Pummelling India’s democracy
FEW visiting heads are given the kind of adulation that leaders from China and Singapore get when they come calling, either to address trade meetings or to give speeches to august institutions in New Delhi. That’s when you will hear the upper classes bemoaning the chaotic nature of India’s democracy — it’s not even a “functioning anarchy” as some put it — and openly express their yearning for a strongman who would magically set right the besetting problems of misgovernance. Singapore’s autocratic leader Lee Kuan Yew was a particular favourite and it was routine to hear his fan following, specially businessmen, lament that India suffered from too much democracy; it needed a strongman to prise the country out of its rut.
Narendra Modi was an answer to their prayers. That’s why years before the Gujarat chief minister Modi came out into the open about his larger political ambitions, businessmen were rooting for him to be the prime minister. It was a chorus which included Ratan Tata, head of the Tatas, who continues to be Modi’s staunch fan despite the demonetisation mess, the economic downswing — or the social upheaval unleashed by the storm troopers of his Hindutva party.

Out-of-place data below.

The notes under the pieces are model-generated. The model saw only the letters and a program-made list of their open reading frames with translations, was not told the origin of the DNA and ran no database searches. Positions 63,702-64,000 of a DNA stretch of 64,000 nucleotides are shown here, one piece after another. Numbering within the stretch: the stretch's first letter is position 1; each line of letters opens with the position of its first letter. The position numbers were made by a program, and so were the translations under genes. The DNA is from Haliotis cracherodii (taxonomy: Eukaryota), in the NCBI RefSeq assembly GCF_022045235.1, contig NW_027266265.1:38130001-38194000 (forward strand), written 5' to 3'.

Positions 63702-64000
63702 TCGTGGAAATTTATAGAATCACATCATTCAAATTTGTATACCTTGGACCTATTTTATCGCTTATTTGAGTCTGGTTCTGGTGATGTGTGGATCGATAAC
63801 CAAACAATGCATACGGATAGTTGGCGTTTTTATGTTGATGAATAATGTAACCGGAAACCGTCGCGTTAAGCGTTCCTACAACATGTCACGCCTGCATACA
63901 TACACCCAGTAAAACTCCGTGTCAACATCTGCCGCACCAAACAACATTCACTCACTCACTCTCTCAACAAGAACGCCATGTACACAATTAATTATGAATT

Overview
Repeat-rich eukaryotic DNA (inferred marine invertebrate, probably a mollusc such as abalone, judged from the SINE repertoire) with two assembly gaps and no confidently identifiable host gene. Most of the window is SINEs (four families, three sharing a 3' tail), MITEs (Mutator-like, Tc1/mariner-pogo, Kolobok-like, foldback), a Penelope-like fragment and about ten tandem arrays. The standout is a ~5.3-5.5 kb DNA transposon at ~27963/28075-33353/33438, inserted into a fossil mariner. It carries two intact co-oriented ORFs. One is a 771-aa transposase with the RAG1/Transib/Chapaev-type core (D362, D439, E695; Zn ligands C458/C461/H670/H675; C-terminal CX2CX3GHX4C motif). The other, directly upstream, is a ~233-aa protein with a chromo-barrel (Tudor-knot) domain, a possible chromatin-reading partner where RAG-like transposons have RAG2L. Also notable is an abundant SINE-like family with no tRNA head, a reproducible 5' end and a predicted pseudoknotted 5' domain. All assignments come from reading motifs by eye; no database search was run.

In a recent newspaper interview, the head of India’s most respected corporate houses, explained why he continues to support Modi. When the Tatas’ Nano, small car factory had to quit Singur in West Bengal after widespread protests against the company in 2008, Modi offered him a location in just ‘three days’ along with a huge soft loan and other sops to get the project to Gujarat. Farmers in Sanand who protested against their land being taken over were also quickly bought out.
BJP governments, at the centre and in states, have been chipping away at the democratic laws and values of the Republic.